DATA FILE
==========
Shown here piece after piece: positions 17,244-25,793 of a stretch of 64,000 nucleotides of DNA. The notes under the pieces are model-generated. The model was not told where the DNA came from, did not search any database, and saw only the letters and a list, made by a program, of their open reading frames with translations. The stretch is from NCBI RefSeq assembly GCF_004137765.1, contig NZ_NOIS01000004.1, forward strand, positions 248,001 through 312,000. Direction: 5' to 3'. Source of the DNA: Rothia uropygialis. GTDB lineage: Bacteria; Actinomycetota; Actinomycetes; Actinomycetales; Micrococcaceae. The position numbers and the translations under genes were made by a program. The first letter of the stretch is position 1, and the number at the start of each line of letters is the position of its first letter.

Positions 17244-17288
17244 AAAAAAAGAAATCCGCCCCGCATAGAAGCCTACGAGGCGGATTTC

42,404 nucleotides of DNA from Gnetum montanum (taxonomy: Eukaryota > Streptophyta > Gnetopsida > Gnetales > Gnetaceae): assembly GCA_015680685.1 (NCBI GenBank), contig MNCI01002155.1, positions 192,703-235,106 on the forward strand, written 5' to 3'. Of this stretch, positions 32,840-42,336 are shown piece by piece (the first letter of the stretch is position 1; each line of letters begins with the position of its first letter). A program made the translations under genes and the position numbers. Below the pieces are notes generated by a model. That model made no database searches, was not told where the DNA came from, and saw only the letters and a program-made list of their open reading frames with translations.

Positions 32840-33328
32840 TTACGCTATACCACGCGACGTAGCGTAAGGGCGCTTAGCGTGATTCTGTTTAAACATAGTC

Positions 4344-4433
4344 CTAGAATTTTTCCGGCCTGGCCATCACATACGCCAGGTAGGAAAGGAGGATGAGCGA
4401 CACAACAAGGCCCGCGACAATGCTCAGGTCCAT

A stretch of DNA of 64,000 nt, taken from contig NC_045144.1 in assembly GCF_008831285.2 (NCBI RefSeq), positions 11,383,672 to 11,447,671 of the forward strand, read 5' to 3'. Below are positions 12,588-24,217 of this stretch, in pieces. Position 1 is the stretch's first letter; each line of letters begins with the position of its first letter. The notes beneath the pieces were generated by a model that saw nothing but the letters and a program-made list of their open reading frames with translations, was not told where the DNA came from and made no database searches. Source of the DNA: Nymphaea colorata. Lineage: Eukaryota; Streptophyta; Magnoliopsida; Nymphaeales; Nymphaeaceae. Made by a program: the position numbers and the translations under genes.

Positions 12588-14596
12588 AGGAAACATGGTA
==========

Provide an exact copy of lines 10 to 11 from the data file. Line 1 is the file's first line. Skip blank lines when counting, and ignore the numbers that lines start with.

A stretch of DNA of 64,000 nt, taken from contig NC_045144.1 in assembly GCF_008831285.2 (NCBI RefSeq), positions 11,383,672 to 11,447,671 of the forward strand, read 5' to 3'. Below are positions 12,588-24,217 of this stretch, in pieces. Position 1 is the stretch's first letter; each line of letters begins with the position of its first letter. The notes beneath the pieces were generated by a model that saw nothing but the letters and a program-made list of their open reading frames with translations, was not told where the DNA came from and made no database searches. Source of the DNA: Nymphaea colorata. Lineage: Eukaryota; Streptophyta; Magnoliopsida; Nymphaeales; Nymphaeaceae. Made by a program: the position numbers and the translations under genes.

Positions 12588-14596